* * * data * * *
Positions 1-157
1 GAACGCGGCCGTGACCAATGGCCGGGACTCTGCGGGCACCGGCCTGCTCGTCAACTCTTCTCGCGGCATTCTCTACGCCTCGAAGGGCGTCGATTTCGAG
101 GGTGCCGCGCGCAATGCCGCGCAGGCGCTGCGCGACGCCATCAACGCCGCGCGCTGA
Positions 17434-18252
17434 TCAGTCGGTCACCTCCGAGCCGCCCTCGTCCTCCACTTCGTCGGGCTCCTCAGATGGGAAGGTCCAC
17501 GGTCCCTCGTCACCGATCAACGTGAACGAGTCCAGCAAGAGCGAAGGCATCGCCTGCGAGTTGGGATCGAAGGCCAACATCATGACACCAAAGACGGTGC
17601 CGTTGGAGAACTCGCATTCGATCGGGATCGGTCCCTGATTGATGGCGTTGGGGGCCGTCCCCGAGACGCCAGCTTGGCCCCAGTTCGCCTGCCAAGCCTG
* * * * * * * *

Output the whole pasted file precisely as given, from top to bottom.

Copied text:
Positions 1-157
1 GAACGCGGCCGTGACCAATGGCCGGGACTCTGCGGGCACCGGCCTGCTCGTCAACTCTTCTCGCGGCATTCTCTACGCCTCGAAGGGCGTCGATTTCGAG
101 GGTGCCGCGCGCAATGCCGCGCAGGCGCTGCGCGACGCCATCAACGCCGCGCGCTGA
Positions 17434-18252
17434 TCAGTCGGTCACCTCCGAGCCGCCCTCGTCCTCCACTTCGTCGGGCTCCTCAGATGGGAAGGTCCAC
17501 GGTCCCTCGTCACCGATCAACGTGAACGAGTCCAGCAAGAGCGAAGGCATCGCCTGCGAGTTGGGATCGAAGGCCAACATCATGACACCAAAGACGGTGC
17601 CGTTGGAGAACTCGCATTCGATCGGGATCGGTCCCTGATTGATGGCGTTGGGGGCCGTCCCCGAGACGCCAGCTTGGCCCCAGTTCGCCTGCCAAGCCTG